Editor’s Note: Every Thursday morning at Between the Times we highlight the work of Southeastern’s Spurgeon Center for Pastoral Leadership and Preaching. Directed by John H. Ewart, who also serves as Associate Vice President for Global Theological Initiatives at Southeastern, the Spurgeon Center existsto equip and encourage pastors to lead healthy, disciple-making churches for the glory of God around the world. In the effort to accomplish this mission, through the board of advisors and others the center will be offering assistance, resources and training to our students, as well as to pastors and churches, to further equip them to serve well in the crucible of real life ministry. This week Dr. Ewart continues his series on Critical Abilities in pastoral leadership.

God has set before us a predetermined plan with principles by which we are to live in order to join Him in His desire to redeem the nations. These principles require leaders in the church to possess key abilities to follow His plan and to practically lead others on the journey.

The first of these critical abilities is to understand the true mission: the overarching purpose for which we exist, God’s Mission. We have read and been told that the mission of God is to bring glory to Himself and therefore our ultimate mission is to bring glory to God. These truths must not simply be some theoretical, theological discussion. They have massive, practical ramifications. Understanding these ramifications is absolutely vital for developing and/or evaluating an effective framework of ministry.

Our ultimate mission is not to plant, revitalize or grow a church or even to see the lost saved. We very much want to see those things occur, but ultimately they must only occur by means that bring glory to God. This reality strikes at the very heart of programming and ministry methodology. The ends do not justify the means if the means do not bring Him glory because that is the ultimate end.

I often refer to train tracks and bumper cars in my consulting, classes and conferences. Think about train tracks. The engineer on a train does not determine the path of the tracks. Those riding the train as passengers do not determine where the train will go either. The owner of the railroad company, the authority, determines where the tracks are laid and where they go.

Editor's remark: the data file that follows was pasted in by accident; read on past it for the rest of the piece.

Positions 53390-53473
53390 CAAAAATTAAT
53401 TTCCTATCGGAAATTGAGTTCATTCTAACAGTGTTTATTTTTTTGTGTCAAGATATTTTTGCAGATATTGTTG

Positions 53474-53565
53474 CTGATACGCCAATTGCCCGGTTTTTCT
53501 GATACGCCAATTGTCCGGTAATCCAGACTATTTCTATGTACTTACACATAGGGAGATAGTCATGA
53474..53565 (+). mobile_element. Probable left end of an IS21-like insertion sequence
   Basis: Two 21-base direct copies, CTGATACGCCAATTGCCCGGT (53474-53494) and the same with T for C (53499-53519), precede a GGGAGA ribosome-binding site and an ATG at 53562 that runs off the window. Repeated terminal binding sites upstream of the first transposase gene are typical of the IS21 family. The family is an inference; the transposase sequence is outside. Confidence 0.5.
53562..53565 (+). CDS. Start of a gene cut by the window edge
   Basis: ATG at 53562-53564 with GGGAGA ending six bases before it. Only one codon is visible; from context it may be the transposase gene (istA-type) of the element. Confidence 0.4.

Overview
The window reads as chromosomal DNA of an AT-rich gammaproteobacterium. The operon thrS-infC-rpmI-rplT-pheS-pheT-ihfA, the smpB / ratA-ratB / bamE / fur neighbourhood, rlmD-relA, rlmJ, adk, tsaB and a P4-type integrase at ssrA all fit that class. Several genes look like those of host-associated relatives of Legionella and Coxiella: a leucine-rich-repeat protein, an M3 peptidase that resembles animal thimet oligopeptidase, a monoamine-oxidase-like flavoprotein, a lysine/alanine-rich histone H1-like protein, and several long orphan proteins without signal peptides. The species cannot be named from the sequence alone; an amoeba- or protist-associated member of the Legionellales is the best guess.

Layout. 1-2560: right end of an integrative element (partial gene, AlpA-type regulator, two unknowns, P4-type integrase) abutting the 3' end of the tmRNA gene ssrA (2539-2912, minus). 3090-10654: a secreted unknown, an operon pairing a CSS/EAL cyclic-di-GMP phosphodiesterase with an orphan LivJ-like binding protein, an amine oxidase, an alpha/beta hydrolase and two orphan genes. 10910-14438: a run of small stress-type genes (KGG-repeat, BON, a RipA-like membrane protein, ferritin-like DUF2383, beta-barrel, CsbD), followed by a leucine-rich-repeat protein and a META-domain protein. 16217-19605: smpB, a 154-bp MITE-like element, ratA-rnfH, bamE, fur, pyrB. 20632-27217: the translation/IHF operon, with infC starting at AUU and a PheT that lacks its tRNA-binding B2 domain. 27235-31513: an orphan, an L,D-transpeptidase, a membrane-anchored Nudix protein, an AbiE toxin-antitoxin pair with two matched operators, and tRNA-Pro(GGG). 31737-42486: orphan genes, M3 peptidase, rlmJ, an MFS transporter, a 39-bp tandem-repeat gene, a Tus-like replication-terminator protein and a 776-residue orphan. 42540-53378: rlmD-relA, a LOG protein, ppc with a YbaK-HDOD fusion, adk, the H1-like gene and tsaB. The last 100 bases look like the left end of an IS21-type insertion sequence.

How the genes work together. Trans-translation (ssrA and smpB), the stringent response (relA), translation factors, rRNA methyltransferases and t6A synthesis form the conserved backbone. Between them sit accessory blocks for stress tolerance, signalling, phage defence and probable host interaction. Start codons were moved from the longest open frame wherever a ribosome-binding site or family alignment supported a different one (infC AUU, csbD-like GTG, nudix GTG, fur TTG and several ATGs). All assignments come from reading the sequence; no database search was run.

Trains do not ride well when they are off the tracks. It is catastrophic. They need to ride the rails. Tracks provide them a predetermined path of direction that does not change. They will remain true and reach their appointed destination if they just stay on track.


As simple as this image is I find that as I speak with pastors across the nation, around the world, in doctoral seminars, on our campus and at conferences, they have often taken their eyes off the tracks. They have forgotten why they are doing what they are doing and replaced it with a lot of “what’s the latest cool and how to . . . .” They have found themselves off track and their ministries seem more like bumper car rides than powerful trains. What do I mean?

Think about bumper cars. They are cool, fun, noisy, and flashy, the music is blaring, the sparks are flying and you get to run into people! I like bumper cars. But the problem is clear. When it is all said and done and the music stops, and the flash expires, where do you end up? Same place you started! You just go around and around in a circle bumping into each other!

Ever been in a church like that? Seemingly one good ministry is doing its good thing and another good ministry is doing its good thing. They might even be cool, fun and flashy but in the end the church is just going around and around in an inward facing circle, bumping into each other, competing for time, people, energy and resources. I have seen many a ministry with a lot of flash, volume and spark, but long term not producing anything of value to the mission.

Focusing upon the mission of God, our train tracks, will help us produce spiritual synergy. When everyone and everything is linked together, heading in the same direction, flying down the tracks; that’s when something very special can happen. I am going to talk about how that can come together in the next few posts.

Think about your own life and ministry. Are you on His tracks? Are the ministries and people of your church moving as one with, as Spurgeon said, a “single eye to His glory?” Or, are they running around in circles bumping into each other? Do they even know they are supposed to be on track? Begin telling them now. It is a critical ability of a missional leader.